Last Sunday night I celebrated the student liturgy at St. Leo University and confirmed six of their members and offered First Eucharist to one. First let me begin by saying that it was a lovely liturgy and they had a roughly ten person choir who provided very appropriate and beautiful music for the liturgy. Father Stephan Brown, S.V.D. is in charge of Campus Ministry and invited me to be with his community. Normally I do not ever confirm during Lent but I made an exception this time at Father Brown’s request since Easter falls so late and there are only ten days of sch0ol left at St. Leo after the Easter break.
The liturgy on Sunday night took place in the Abbey Church although it usually occurs in a room at the student union. I suspect that St. Leo had a large share of students who go home on week-ends because they live so close to the University. Attendance of students at this liturgy was not large and the fact that Sunday Eucharist is celebrated in the Board Room of the student union indicates the challenges inherent in a campus ministry program for a school such as this.
St. Leo University has grown significantly in the last twenty-five years, for the first ten or eleven under the leadership of Monsignor Frank Mouch and for the last thirteen under the current president, Dr. Arthur Kirk, Jr. While its residential program on campus numbers about 2000 traditional four-year students, its outreach through distance learning and programs on military bases makes St. Leo about the fifteenth or sixteenth largest Catholic university in the nation.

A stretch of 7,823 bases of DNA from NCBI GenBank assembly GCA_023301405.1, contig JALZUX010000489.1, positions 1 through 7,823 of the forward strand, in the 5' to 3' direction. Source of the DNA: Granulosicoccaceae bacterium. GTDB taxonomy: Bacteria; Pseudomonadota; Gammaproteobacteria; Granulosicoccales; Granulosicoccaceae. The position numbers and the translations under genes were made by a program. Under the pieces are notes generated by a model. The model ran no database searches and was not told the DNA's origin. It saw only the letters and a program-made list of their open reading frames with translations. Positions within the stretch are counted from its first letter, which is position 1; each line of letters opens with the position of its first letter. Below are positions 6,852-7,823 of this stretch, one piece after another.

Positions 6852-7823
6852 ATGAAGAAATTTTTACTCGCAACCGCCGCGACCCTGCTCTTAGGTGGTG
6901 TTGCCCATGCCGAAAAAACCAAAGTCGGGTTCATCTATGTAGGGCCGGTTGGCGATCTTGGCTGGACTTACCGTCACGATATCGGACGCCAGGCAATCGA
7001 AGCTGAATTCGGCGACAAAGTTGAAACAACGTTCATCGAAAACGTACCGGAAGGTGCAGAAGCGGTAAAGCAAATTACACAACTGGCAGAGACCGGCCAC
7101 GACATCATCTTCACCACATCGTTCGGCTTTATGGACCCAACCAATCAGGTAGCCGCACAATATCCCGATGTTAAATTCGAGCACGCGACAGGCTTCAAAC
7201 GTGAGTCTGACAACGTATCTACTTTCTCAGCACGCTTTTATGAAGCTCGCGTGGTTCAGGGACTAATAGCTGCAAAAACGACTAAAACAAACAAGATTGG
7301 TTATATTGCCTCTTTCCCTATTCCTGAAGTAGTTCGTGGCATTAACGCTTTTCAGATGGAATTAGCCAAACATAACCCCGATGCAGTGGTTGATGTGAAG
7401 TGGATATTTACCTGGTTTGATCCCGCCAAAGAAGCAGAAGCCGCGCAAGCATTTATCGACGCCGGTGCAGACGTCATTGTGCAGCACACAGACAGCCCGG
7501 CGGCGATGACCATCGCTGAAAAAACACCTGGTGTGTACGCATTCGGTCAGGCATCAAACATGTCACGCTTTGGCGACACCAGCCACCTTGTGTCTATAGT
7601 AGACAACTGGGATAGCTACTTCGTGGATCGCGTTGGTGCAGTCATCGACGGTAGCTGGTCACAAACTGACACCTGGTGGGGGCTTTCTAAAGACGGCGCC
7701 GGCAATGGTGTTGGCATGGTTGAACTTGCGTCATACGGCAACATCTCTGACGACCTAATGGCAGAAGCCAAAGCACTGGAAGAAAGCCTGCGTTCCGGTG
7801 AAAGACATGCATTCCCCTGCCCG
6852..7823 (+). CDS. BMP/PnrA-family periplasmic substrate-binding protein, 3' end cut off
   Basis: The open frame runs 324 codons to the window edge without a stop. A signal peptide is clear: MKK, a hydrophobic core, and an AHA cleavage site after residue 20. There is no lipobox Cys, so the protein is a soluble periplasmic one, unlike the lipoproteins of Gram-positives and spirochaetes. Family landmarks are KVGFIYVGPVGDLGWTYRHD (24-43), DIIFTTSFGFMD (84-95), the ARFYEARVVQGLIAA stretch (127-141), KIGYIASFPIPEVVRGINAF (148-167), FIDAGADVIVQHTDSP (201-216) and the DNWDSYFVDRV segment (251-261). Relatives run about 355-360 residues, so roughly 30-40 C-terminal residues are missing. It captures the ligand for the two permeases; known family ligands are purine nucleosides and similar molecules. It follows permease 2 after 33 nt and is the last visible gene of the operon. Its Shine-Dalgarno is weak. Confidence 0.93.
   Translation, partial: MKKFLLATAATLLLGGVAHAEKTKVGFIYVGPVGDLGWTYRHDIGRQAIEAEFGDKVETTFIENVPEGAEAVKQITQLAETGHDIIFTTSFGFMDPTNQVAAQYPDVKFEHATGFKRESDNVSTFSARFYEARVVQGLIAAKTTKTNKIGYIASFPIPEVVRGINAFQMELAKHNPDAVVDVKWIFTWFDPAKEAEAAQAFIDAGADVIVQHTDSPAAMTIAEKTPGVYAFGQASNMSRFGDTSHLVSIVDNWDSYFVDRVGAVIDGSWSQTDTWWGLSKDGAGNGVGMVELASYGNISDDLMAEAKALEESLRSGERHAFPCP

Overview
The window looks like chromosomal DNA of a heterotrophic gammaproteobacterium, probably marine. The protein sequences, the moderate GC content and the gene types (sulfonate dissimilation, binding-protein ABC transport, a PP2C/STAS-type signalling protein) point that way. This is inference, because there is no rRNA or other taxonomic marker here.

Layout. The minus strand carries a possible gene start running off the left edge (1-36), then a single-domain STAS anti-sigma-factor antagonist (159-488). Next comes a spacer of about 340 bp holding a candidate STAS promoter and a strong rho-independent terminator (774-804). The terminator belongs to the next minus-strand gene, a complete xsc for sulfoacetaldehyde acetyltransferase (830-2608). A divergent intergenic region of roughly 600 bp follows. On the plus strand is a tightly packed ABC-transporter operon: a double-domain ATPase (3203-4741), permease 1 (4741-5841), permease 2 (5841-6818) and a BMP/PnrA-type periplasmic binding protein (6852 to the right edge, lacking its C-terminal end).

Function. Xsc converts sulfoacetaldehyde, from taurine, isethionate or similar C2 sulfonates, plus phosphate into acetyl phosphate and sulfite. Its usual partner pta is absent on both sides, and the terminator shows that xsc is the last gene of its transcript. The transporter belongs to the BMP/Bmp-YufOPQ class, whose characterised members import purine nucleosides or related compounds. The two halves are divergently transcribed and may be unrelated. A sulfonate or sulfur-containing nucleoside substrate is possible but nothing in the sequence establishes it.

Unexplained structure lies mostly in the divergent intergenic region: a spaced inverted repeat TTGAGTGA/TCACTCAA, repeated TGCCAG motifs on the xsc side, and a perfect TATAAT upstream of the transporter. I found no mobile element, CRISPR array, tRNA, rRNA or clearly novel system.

I know a lot of graduates of our high schools who attend St. Leo and love it. They are certain that they are getting a first rate education for life after college and the graduates students are grateful for for the opportunities afforded them as well. It’s local, it’s Catholic, it’s educationally sound. – all good things. Soon they will dedicate a new building housing the School of Business and the campus has experienced such growth that it is impossible for me to locate a single picture which does the whole justice. St. Leo Prep which preceded St. Leo College which preceded St. Leo University was for many years an apostolic work of the Benedictine monks of St. Leo Abbey. A number of years ago the title and ownership of the college was turned over to basically a lay board of trustees who have taken bold ownership while still remaining committed to the Benedictine spirit and tradition of ora et labora, or “prayer and work.” Another part of the Benedictine spirit from their founder is that of hospitality and it was certainly in evidence on Sunday night. Congratulations to the confirmandi, to the campus ministry and peer ministry program and to all who keep the light of Saint Benedict and his sister Saint Scholastica alive.